inside GreenGoSolar trailerThe Green Go Solar Project teaches people how to build their own solar panels, mostly from everyday household materials.  The hands-on teaching process provides education in the basics of solar/photovoltaic technology for residents and visitors alike. The organization is demonstrating that solar is a viable and affordable alternative to running a generator or burning tires, with the end-goal of providing locally built electric power to people without light.

The project was founded in 2008 by Keith Bonarrigo soon after he arrived in San Juanico, Baja Sur, Mexico.  Keith is a surfer and was drawn by the legendary wave in “Scorpion Bay” (as it known amongst surfers). Upon arrival he was captured by the local culture and geographic beauty.  He also recognized the notable need for accessible and affordable power, and began to strategize a way to bring this technology to the area.

Green Go Solar is also trying to raise funds to provide more storm area workshop material, to help repair the pickup vehicle they use, to get more tools for the workshop students, and to provide a more sustainable local bathroom.  You can help by contributing at their IndeGoGo funding site.

cosmetic issue solar panel

Solar Cell Solution

The solution lay in what could be considered a waste product of the solar industry; all cells used in these workshops are cosmetic rejects from the solar cell production process. The solar cell fabrication process produces perfectly functional but cosmetically imperfect solar cells which are not used in retail-grade panels. These cells are sometimes destroyed or broken down at the factory, consuming time, energy, and resources. When the cosmetic defect in question is slight, the cells can also be purchased in bulk for pennies on the dollar. The project acquires and imports these B/C-grade solar cells and puts them to work.  The solar cells are used as a vocational resource to illustrate basic electric principles critical to the design, construction, maintenance, and expansion of any solar system of any size.

Solar panel prototypes were built using this material and methodology. They were installed for field testing, leading to the evolution of their concept and designs over time. The panels lasted, proving themselves to be functional over a period of years, and the process has led to further improvements in both methods and materials.

working on panel

Workshop Approach

Workshop students test the electrical integrity of these solar cells and then connect them together into strings for a larger, pre-calculated electrical output. Students are taught construction methods to create custom housing structures to protect the contents from the harsh Baja environment. They ultimately assembled  all this to comprise a fully-functional solar panel.  Teaching methods put an emphasis on the re-use of regular household materials for panel construction to reduce the amount of material going into landfills, and to generally encourage the idea of recycling.

The methods, materials, and tools employed by the group are specifically tailored to meet local challenges.  Everything needed for a DIY solar panel is within the economic and physical reach of any resident of this remote area.  The most common panel construction method used in the workshops results in a solar panel that produces about 80-90 watts of power for roughly 650 pesos (+-$50 U.S. dollars) of solar material. This same amount of solar power in a commercially manufactured panel is currently available for roughly 6500 pesos ($350 dollars) in the nearest outlet, the B.C.S. capital of La Paz, located about 6 hours away from the project’s base. Solar workshops are conducted based on the working schedules of local people, as fisherman and ranchers can have quite varied day-to-day routines – oftentimes based on environmental factors like tides or rain. Workshops are scheduled based on these factors and communal feedback in an attempt to run during downtime in many local’s lives. This enables workshop students to keep lost potential work time to a minimum, which allows them to keep their family finances working.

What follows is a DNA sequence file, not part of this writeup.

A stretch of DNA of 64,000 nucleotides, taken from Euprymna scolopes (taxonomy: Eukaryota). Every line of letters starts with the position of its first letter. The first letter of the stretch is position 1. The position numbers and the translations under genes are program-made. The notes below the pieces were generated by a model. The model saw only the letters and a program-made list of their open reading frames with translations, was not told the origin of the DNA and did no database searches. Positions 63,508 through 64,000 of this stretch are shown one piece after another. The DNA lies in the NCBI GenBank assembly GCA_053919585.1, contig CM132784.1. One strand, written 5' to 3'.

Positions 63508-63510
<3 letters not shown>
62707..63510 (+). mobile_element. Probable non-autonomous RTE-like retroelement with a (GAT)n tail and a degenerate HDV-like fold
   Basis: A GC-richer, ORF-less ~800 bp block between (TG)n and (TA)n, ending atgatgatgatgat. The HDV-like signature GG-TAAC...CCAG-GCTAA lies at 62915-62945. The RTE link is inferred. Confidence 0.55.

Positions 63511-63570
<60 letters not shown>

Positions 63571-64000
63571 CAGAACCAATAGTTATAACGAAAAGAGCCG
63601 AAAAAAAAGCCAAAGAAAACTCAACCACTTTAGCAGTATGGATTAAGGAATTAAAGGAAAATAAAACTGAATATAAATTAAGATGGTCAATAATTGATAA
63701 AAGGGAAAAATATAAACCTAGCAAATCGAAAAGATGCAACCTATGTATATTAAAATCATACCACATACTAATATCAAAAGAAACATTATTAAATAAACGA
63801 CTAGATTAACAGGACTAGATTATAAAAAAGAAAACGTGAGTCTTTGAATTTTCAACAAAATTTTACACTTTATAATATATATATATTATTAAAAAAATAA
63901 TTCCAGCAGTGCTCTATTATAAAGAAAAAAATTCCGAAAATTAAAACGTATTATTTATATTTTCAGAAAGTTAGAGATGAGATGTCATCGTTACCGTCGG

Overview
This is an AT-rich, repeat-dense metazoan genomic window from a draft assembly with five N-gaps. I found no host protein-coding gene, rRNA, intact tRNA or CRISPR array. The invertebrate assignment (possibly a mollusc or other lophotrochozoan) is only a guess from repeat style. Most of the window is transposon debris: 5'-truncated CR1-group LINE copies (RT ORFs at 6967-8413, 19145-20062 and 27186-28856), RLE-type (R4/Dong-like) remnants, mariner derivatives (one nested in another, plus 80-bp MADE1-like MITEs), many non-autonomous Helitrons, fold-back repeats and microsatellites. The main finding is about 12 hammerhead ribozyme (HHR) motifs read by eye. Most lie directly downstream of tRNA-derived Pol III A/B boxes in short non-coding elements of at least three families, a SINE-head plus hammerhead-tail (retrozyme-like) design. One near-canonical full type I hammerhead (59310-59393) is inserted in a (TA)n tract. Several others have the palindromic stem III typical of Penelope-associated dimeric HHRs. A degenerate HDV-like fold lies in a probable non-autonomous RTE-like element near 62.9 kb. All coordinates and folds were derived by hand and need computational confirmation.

Green Go Solar panelTrained Students Have Solar Skills

Upon completion of the workshop, all solar students are provided with solar cells, wire, and a diode to build their own solar panel. The workshop usually takes 1-2 days, including hands-on instruction in solar system design and sizing as well as battery maintenance.

After the initial panel build, the workshop group normally identifies a family, business or institution in need.  A modest solar system is designed for the site selected, based on their estimated energy consumption.  The system is installed and the panel is put to work, creating renewable power for the local community, and a practical demonstration of DIY solar at work.

The group has built and maintains a base vocational facility known as “el Rancho Solar” which they open to the public to learn to build and run solar power. A renovated Airstream trailer serves as the workspace for the workshops themselves, as well as a tool library. The doors are open for general public interface for any kind of guidance/advice to help solar students succeed.

Since the inception of the project, the success rate has been high and local interest has grown rapidly. Interest from surrounding areas has spawned the development of a mobile workshop program where the material and methods are brought to surrounding areas and taught there.